In the Prologue, Finkelstein and Silberman tell their version of how, why, and when the literature of the Old Testament was created.
“The world in which the Bible was created was not a mythic realm of great cities and saintly heroes, but a tiny, down-to-earth kingdom where people struggled for their future against the all-too-human fears of war, poverty, injustice, disease, famine, and drought. The historical saga contained in the Bible—from Abraham’s encounter with God and his journey to Canaan, to Moses’ deliverance of the children of Israel from bondage, to the rise and fall of the kingdoms of Israel and Judah—was not a miraculous revelation, but a brilliant product of the human imagination. It was first conceived—as recent archaeological findings suggest—during the span of two or three generations, about twenty-six-hundred years ago. Its birthplace was the kingdom of Judah, a sparsely settled region of shepherds and farmers, ruled from an out-of-the-way royal city precariously perched in the heart of the hill country on a narrow ridge between steep, rocky ravines.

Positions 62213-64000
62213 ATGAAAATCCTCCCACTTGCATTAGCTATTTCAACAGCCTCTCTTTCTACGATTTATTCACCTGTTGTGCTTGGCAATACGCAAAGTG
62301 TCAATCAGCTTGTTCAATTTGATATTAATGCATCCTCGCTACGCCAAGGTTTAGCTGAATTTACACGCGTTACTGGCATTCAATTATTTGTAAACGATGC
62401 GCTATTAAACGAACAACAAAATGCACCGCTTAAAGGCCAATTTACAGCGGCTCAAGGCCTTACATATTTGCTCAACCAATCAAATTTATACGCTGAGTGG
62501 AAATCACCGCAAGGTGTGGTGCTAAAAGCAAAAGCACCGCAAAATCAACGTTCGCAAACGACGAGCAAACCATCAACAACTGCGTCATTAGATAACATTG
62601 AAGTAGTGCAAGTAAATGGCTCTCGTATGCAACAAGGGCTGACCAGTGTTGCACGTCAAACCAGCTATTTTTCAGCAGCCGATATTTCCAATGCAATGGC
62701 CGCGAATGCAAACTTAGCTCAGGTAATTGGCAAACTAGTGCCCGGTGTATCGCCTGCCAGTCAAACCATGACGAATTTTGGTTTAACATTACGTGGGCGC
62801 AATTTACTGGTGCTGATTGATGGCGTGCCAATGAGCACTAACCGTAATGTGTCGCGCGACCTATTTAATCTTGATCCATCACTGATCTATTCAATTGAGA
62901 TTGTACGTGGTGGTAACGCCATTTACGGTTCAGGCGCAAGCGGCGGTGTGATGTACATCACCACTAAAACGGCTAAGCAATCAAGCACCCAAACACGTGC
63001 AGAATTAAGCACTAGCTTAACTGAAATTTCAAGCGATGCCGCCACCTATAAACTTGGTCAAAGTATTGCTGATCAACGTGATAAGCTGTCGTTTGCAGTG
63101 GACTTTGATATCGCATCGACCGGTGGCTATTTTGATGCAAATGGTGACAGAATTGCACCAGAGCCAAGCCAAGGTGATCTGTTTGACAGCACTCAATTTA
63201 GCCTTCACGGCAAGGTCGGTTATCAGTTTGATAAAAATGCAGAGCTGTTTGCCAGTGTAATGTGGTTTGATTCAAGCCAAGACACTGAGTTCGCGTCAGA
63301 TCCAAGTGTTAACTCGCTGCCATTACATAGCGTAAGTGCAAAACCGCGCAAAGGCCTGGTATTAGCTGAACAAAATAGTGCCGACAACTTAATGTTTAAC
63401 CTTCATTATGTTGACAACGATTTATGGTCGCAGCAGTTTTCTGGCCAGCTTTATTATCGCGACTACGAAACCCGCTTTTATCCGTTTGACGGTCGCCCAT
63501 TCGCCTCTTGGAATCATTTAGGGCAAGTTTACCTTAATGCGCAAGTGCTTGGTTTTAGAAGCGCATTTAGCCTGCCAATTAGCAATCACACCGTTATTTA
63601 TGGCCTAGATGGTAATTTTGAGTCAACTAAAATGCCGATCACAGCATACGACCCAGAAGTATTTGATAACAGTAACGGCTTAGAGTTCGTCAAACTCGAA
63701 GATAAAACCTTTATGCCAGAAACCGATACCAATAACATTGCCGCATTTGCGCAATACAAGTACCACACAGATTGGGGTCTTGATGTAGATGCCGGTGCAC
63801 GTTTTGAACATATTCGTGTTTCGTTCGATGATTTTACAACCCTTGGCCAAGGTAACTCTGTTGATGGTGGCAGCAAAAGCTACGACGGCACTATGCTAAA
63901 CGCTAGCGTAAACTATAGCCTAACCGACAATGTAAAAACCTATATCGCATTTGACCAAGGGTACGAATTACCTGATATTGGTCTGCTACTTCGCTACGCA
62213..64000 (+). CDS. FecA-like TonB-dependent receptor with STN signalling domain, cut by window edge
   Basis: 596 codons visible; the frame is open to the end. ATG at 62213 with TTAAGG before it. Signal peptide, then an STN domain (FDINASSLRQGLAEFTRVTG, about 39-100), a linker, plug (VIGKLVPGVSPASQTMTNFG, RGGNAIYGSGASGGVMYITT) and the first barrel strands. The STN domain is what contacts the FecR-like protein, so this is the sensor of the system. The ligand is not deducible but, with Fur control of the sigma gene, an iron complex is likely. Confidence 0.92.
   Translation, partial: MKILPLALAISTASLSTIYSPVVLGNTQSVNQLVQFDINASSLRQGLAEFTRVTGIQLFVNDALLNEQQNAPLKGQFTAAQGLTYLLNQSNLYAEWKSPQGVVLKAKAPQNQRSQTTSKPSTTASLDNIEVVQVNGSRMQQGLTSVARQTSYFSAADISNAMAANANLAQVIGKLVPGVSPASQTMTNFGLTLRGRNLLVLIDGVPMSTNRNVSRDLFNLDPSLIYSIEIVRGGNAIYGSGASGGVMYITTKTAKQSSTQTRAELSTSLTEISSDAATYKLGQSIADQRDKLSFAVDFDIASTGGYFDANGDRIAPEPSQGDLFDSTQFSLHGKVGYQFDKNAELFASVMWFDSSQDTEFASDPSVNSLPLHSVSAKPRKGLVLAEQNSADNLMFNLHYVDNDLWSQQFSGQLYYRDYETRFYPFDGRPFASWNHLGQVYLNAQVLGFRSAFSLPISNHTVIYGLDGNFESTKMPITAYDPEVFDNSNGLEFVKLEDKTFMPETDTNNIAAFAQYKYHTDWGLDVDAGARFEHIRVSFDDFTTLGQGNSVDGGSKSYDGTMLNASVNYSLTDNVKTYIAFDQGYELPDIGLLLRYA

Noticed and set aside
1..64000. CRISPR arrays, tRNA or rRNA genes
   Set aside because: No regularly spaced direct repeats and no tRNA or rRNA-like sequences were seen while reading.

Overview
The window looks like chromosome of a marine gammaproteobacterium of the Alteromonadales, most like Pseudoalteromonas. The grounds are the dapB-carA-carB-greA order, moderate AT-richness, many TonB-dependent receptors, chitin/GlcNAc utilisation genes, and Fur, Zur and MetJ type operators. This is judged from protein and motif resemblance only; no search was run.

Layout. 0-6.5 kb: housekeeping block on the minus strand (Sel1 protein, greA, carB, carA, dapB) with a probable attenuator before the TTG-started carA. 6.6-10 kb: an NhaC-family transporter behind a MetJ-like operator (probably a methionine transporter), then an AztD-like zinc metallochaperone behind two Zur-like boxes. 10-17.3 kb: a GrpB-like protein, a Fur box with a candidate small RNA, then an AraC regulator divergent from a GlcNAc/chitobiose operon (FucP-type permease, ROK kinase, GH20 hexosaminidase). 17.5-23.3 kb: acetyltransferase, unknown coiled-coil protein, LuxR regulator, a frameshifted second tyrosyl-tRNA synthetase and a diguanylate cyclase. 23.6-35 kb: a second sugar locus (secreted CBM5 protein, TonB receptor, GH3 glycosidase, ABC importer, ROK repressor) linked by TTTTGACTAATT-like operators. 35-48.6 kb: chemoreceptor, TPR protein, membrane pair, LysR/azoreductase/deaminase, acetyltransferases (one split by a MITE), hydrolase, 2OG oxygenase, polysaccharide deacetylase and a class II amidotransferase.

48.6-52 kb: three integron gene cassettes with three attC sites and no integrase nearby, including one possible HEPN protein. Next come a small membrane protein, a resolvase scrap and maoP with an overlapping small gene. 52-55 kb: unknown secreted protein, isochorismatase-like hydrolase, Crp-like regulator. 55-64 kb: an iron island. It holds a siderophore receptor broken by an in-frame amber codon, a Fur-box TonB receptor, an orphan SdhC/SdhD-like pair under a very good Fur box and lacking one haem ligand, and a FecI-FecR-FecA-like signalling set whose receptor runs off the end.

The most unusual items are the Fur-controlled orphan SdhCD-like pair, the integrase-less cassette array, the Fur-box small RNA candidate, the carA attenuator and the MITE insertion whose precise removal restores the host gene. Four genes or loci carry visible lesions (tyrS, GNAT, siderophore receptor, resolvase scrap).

“During a few extraordinary decades of spiritual ferment and political agitation toward the end of the seventh century BCE, an unlikely coalition off Judahite court officials, scribes, priests, peasants, and profits came together to create a new movement. At its core was a sacred scripture of unparalleled literary and spiritual genius. It was an epic saga woven together from an astonishingly rich collection of historical writings, memories, legends, folktales, anecdotes, roil propaganda, prophecy, and ancient poetry. Partly an original composition, partly adapted from earlier visions and sources, that literary masterpiece would undergo further editing and elaboration to become a spiritual anchor not only for the descendents of the people of Judah but for communities all over the world.”(3) (Prologue, pages 1-2)